Big wooden picnic tables are smoke-signaling again, this time at a West Loop barbecue spot. And since Green Street is popular and doesn’t accept reservations, you’ll need a solid strategy to eat here. Put someone in charge of scoping out the communal tables, and make sure they snag one as soon as it becomes available. Meanwhile, everyone else can get drinks at the huge bar in the center of the restaurant. If you’re feeling particularly efficient, a few of you can even get in line for food, since it’s served cafeteria-style. Basically, there’s nothing you can’t do when working as a team for the common goal of getting the meat sweats.
This is another pizza place that’s less about the food and more about having a good time with your friends. And like that friend from college who had the apartment everyone would crash at, Homeslice is here for you. The space is complete with big couches, swing sets that can fit more adults than seems possible, and another patio that has about a million tables. The pizza is actually pretty good, too.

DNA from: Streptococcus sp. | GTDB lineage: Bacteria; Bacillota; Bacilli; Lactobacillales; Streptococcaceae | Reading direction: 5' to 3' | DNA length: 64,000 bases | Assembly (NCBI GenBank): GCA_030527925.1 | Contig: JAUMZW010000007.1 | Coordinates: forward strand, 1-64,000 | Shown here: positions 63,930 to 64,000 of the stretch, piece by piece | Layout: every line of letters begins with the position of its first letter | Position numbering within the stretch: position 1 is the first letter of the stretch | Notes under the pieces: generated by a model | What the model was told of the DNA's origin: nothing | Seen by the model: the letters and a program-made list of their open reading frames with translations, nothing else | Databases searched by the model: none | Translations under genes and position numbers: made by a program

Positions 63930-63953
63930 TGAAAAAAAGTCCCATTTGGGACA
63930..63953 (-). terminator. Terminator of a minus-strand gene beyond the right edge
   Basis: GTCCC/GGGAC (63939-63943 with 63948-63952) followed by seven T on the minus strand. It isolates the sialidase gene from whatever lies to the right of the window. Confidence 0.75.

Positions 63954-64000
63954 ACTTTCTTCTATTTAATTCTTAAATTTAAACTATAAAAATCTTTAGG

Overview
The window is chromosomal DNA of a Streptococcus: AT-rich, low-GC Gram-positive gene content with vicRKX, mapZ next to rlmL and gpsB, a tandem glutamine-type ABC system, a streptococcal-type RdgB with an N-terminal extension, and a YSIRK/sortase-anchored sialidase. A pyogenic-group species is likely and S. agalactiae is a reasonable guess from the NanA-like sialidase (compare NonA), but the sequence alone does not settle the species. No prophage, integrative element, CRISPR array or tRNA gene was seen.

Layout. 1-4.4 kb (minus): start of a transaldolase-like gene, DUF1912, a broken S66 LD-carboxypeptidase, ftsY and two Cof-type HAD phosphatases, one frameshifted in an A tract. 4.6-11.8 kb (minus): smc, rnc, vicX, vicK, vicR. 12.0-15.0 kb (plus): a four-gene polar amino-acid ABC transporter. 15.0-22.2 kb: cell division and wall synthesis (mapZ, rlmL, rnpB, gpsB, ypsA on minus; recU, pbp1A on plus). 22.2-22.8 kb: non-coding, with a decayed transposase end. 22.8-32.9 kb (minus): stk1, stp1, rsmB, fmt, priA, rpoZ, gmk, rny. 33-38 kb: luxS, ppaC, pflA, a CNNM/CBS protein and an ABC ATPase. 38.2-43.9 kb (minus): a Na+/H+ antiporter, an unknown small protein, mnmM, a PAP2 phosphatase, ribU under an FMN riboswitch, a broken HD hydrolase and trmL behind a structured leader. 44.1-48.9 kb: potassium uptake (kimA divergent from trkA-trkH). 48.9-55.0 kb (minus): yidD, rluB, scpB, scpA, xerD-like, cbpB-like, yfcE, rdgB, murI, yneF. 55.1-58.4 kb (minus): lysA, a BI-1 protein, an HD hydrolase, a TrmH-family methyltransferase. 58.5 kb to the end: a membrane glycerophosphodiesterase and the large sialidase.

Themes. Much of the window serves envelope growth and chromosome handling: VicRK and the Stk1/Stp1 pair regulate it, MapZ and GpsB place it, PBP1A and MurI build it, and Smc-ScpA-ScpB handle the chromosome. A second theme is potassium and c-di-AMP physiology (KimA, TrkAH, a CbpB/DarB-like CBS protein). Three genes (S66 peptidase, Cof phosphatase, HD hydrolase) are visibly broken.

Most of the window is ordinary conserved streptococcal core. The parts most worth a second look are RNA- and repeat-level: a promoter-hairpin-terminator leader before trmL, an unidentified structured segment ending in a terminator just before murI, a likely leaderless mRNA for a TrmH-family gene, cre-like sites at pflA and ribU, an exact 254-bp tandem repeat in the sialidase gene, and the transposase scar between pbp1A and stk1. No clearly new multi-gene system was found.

Happy Camper in Old Town has the same kind of Peter Pan thing happening as Homeslice, which makes sense because they’re owned by the same people. But Happy Camper has more of a summer camp atmosphere, even though there’s no outdoor space (there are tire swings and an airstream trailer inside the restaurant). You shouldn’t have any trouble finding space, except in the airstream, which we guarantee will be constantly filled with people taking selfies.
The Loop is a minefield of bad (eating) decisions, so if you and your friends made plans to go ice skating and/or see the Trans-Siberian Orchestra together, but neglected to plan ahead for dinner, you made a big mistake. That’s how everyone ends up having dinner at The Corner Bakery out of desperation and hunger. Head to The Dearborn instead - it’s a fun, upbeat-but-not-too-casual spot with a well-rounded American menu. And make sure someone gets the cheeseburger - it’s really good.